Modi report card: Science's loss is pseudo science's gain

scientific research rep Representational image

To the uninitiated, it may appear that the last five years have been great for India with regard to science and technology. India became the first country to reach Mars on its maiden trip in an amazingly low-cost mission. Indian scientists were part of the global team of experts that discovered gravitational waves. India emerged as the champion of climate change mitigation through an impressive Intended Nationally Determined Contributions (INDCs), something that was appreciated by its peers.

Yet, to the scientific community, Narendra Modi's performance has been dismal. In fact, they will tell you that the last five years have been the best for pseudo science as the Modi government peddled a half truth that ancient India was the repository of all scientific achievements.

Modi started out his tenure with claims like the Hindu god Ganesha was an example of plastic surgery in ancient India. In fact, the first Indian Science Congress meet that he presided over in Mumbai turned out to be a saffron disaster with non-science people like Anand Bodas presenting papers on the aeronautical prowess of ancient India, without a shred of evidence.

Science and Technology Minister Dr. Harsh Vardhan made a claim that Stephen Hawking had once said a particular Vedic theory was better than Einstein's Theory of Relativity. Minister of State Satyapal Singh went a step further and said Darwin's Theory of Evolution was “scientifically wrong”.

Meanwhile, the aggressive push that the saffron agenda received resulted in the formation of bodies like Scientific Validation and Research on Panchgavya (SVAROP) with even institutes like the IIT Delhi joining the bandwagon. In Bengaluru, the Indian Institute of Science organised a conference on astrology. Vastu shastra became a part of architecture courses.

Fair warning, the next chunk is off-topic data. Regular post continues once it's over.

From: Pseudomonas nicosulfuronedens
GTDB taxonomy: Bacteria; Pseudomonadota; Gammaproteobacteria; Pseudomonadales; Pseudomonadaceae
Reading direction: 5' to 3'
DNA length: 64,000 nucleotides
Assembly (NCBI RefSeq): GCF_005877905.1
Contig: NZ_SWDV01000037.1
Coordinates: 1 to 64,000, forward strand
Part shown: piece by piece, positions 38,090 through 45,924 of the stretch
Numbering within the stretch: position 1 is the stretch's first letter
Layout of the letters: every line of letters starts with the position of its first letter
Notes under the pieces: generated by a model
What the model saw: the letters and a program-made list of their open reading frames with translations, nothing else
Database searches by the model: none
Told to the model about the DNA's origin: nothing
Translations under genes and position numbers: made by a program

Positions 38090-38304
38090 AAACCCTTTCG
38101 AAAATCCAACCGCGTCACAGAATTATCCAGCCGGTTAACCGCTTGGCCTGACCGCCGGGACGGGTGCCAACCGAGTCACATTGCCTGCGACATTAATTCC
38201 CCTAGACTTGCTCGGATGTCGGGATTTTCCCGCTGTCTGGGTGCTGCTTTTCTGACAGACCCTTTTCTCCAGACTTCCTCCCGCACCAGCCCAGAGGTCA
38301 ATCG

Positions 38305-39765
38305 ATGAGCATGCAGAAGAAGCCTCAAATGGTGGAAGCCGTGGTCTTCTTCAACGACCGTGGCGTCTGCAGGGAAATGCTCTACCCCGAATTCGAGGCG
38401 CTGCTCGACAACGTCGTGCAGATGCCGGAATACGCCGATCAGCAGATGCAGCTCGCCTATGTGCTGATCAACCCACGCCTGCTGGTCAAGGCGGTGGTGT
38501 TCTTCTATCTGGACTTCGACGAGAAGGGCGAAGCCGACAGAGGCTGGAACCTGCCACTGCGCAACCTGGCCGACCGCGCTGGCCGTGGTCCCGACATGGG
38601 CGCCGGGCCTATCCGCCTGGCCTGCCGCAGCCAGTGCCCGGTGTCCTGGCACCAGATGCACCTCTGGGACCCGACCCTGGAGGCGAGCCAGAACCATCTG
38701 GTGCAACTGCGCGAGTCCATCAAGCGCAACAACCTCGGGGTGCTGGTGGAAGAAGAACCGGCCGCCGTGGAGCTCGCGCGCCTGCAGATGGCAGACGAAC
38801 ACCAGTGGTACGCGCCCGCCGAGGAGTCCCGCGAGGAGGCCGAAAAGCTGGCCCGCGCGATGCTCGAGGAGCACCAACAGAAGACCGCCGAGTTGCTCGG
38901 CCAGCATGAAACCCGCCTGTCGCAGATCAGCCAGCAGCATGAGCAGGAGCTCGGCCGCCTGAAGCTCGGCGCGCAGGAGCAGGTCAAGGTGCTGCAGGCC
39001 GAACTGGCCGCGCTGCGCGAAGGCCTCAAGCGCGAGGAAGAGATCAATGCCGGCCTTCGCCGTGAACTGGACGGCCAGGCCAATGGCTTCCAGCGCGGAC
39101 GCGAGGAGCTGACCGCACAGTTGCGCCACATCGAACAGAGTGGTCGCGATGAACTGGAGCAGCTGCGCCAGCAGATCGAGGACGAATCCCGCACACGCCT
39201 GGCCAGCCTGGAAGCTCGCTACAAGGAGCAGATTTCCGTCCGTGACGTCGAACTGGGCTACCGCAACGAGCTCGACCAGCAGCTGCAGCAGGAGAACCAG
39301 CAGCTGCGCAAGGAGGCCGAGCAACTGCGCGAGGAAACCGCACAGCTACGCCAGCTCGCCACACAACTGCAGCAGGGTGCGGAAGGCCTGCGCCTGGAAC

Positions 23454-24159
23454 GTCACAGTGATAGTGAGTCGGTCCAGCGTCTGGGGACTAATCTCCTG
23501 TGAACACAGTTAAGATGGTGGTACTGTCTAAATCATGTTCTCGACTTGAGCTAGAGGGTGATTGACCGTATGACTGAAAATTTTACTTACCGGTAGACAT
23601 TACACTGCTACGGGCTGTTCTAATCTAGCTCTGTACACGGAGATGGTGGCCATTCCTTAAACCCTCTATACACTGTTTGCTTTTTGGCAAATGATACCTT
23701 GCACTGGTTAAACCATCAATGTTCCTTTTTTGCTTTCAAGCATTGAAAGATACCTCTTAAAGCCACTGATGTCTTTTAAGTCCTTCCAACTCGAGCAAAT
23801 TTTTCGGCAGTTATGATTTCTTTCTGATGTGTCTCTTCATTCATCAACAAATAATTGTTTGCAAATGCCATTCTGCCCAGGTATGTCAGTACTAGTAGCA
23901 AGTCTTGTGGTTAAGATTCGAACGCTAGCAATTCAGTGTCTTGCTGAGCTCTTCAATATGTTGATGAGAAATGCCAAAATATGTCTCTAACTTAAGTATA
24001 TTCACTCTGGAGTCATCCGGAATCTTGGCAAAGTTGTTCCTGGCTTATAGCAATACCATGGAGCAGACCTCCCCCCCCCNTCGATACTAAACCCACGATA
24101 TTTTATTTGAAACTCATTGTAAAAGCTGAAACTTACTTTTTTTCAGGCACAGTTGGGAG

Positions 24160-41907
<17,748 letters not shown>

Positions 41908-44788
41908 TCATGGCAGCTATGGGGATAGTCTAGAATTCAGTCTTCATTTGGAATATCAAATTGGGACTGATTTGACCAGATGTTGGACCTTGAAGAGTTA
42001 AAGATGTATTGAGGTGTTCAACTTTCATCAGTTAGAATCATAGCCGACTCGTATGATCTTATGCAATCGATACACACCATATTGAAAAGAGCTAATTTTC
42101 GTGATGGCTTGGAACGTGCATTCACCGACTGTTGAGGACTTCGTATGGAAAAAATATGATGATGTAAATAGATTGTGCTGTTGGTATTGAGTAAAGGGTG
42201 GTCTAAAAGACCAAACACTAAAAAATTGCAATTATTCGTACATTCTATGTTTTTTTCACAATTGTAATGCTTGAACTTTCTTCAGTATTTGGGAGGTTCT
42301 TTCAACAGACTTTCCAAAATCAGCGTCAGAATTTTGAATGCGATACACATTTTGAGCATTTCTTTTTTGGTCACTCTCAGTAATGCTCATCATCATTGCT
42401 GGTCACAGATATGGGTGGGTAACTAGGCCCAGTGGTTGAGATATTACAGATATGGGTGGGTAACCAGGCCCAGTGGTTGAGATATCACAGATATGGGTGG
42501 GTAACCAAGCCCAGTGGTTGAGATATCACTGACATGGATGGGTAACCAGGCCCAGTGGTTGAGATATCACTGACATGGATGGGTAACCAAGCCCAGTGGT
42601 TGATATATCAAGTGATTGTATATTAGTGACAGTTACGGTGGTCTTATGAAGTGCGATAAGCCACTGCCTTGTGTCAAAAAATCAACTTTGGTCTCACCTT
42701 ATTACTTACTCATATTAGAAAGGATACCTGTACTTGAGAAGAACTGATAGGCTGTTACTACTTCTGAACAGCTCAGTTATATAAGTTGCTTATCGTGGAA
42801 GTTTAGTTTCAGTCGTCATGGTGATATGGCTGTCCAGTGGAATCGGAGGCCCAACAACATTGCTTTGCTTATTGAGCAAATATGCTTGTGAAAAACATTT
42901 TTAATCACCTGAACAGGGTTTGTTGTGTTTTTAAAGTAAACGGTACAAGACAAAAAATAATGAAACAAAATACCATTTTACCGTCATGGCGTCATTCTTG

The neglect faced by the scientific organisations was such that many of them came together to

conduct a 'March for Science' two years ago. It began with the US denying climate change, but soon the movement took a desi turn as scientists decided to call out the government over its unscientific approach to science.

As D. Raghunandan of the Delhi Science Forum observed, everything is being turned on its head. Instead of approaching science through evidence, and then making a hypothesis which is tested and proved, the pseudo science was approaching a subject with a pre-determined answer. Case in point: cow urine is beneficial. This is not how scientific researches are conducted.

The government made tall claims about increasing science budgets. Last year, it increased the total spend by 10 per cent, with an allocation of Rs 536 billion. The truth, however, was that as a per cent of the GDP, the science budget remained dismally below one per cent, much less that the three per cent that activists feel the country needs.

The Tata Institute of Fundamental Research, Mumbai, was recently in news. Because of the funds crunch, the staff would only be getting half their salary for the month, said a notice. TIFR is one of India's premier research institutes, coming under the Department of Atomic Energy. Several other autonomous institutes under the department, such as the Institute of Plasma Research, Gandhinagar, and Institute of Mathematical Sciences, Chennai, are facing a similar funds crunch.

The government was focused on projects that would grab eyeballs, and the human space mission is one such. However, a lot of the groundwork for such missions have been going on for years, and the current regime cannot claim credit for these.